New squad? No problem for Albirex
Albirex eye clean sweep again despite being hit by changes to S.League rules
Albirex Niigata have retained only two players from last season's quadruple-winning squad - partly due to the S.League's new rules - but coach Kazuaki Yoshinaga doesn't think that will stand in the way of their title aspirations.
The White Swans will be almost exclusively an Under-23 squad this year, under the S.League's new youth-centric policies.
Last season, among their 11 most frequently used players, five were above the age of 23.
This year, they are allowed to register only one player above the age of 23. The rest of their squad will be made up of nine Under-23 players and up to 13 Under-21 players.
They have also taken up the option of signing two Singaporean Under-23 players, recruiting playmaker Adam Swandi and goalkeeper Shahul Rayyan.
In their 21-man squad this season, only two players - 20-year-old forward Hiroyoshi Kamata and 38-year-old goalkeeper Yosuke Nozawa - were part of last season's all-conquering squad.
The new squad arrived in Singapore last Friday night and started their pre-season training under the blazing morning sun at Jurong East Stadium yesterday.
Speaking after the energy-sapping session, Yoshinaga believes that having to start almost from scratch is no excuse for not aiming high.
The 49-year-old told The New Paper: "When we selected the players, we had a briefing to tell them what we achieved last year to encourage them to continue what the club have been achieving.
"These players are young and have lots of potential, so we will build up the confidence towards retaining our titles starting from our first training today.
"We'll definitely have to work hard to get there, but we're looking to build them individually and as a team, and ultimately to win all the titles that are on offer again."
It is deja vu for Yoshinaga.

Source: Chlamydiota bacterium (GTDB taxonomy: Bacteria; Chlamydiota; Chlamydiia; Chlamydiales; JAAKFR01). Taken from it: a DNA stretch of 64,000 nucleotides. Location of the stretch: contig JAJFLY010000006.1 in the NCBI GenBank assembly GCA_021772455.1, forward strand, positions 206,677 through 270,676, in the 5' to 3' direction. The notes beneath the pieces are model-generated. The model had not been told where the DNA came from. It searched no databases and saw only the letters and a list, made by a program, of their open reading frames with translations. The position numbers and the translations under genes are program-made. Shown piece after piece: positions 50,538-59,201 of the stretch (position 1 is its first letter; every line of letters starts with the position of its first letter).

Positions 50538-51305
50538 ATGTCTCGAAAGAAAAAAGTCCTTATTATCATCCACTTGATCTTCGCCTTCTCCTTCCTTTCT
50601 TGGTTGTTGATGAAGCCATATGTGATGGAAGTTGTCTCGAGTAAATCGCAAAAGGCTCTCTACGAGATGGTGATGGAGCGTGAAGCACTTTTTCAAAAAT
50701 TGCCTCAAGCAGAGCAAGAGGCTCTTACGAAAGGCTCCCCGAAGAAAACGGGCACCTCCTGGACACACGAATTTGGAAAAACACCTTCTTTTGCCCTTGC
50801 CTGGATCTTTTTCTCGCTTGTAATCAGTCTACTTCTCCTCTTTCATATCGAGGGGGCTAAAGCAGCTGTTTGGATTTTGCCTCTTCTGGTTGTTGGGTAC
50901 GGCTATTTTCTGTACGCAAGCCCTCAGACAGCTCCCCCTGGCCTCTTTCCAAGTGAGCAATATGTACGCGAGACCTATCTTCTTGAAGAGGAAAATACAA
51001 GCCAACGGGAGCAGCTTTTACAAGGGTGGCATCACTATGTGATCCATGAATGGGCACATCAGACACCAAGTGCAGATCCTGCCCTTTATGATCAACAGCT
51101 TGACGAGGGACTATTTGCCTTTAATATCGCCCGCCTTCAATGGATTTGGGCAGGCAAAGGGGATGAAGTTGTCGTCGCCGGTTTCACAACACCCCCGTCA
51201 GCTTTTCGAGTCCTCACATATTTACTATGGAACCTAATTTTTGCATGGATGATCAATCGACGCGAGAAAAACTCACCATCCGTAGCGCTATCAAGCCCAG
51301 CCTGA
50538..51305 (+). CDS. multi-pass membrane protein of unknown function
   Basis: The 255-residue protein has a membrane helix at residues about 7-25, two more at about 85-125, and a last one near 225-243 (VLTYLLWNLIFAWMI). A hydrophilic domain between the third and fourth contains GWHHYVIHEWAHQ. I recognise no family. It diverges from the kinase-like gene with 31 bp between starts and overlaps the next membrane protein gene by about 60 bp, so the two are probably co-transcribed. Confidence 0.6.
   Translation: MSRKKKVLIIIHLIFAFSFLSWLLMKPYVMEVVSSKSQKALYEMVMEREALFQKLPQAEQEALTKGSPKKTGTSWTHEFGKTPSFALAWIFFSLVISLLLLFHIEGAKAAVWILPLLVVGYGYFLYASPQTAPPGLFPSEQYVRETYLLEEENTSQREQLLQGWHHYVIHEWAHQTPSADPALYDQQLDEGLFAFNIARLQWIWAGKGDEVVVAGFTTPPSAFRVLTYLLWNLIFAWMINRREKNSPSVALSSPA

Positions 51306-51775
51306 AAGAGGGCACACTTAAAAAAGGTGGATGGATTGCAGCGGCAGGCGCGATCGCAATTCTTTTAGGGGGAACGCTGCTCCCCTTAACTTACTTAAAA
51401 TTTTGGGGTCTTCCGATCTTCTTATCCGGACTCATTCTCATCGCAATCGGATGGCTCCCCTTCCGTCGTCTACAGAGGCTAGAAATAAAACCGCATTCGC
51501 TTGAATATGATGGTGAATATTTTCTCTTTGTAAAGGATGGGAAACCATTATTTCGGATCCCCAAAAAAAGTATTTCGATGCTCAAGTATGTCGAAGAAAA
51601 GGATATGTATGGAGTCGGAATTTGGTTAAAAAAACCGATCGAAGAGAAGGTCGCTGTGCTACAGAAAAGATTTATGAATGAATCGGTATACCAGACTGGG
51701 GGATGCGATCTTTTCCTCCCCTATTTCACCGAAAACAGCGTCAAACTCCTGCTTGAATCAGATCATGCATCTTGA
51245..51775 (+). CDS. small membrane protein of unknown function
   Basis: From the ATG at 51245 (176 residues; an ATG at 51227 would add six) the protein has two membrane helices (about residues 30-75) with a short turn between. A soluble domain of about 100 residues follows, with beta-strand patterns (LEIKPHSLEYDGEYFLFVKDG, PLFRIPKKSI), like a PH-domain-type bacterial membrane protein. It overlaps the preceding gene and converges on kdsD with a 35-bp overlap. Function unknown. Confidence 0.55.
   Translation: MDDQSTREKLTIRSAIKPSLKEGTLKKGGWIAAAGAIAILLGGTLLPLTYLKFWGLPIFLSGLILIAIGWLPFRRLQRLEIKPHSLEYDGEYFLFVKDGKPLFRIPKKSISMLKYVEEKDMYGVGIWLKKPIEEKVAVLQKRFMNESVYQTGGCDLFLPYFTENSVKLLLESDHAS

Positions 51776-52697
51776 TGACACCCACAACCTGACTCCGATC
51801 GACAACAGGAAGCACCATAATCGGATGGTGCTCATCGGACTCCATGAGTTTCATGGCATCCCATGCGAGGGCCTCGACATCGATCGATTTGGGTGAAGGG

In his debut season last year, he also had to start with an almost entirely new squad. But his side repeated their quadruple feat of 2016 nonetheless.
He added: "Last year, we retained six players (from the 2016 squad), but only four of them were in the first 11.
"This year, we retained only two, so I don't think there's much difference.
"What's important is that the team understand the coaches' concept and what they want to achieve.
"Once they've understood that, we can build a team that is strong enough."
Amid the sea of blue at yesterday's training, Adam definitely did not look out of place despite being the only local footballer.
In fact, the other Japanese players had familiarised themselves with him so well that his name was frequently heard during ball possession drills.
The 22-year-old said: "Training was pretty good and the other boys actually welcomed me quite well.
"Some of them who can speak English talked to me at the start of the session and made me feel like I'm part of them."
To ensure that he will be able to keep up with his new teammates, Adam started training early last month.
Besides training thrice a week with his personal trainer, he also clocked sessions with Albirex assistant coach Keiji Shigetomi, who has been here since early January.
Adam said: "Keiji has given me a rough gauge of how the style of play is going to be like, so I think it's not going to be much of a problem."
However, he admits there's still much work to be done.
"I still have to adapt to their level of football...
"Their passing game is also quite fast-paced."
Asked if he had learnt some Japanese to ease into the squad, he grinned sheepishly and said: "Of course.
"I've learnt how to say 'good morning' (ohayo gozaimasu) when I see everybody.
"During training, the assistant or head coach, or even the players will also try to translate the instructions for me.
"But if not, I'll observe what they're doing and try to follow."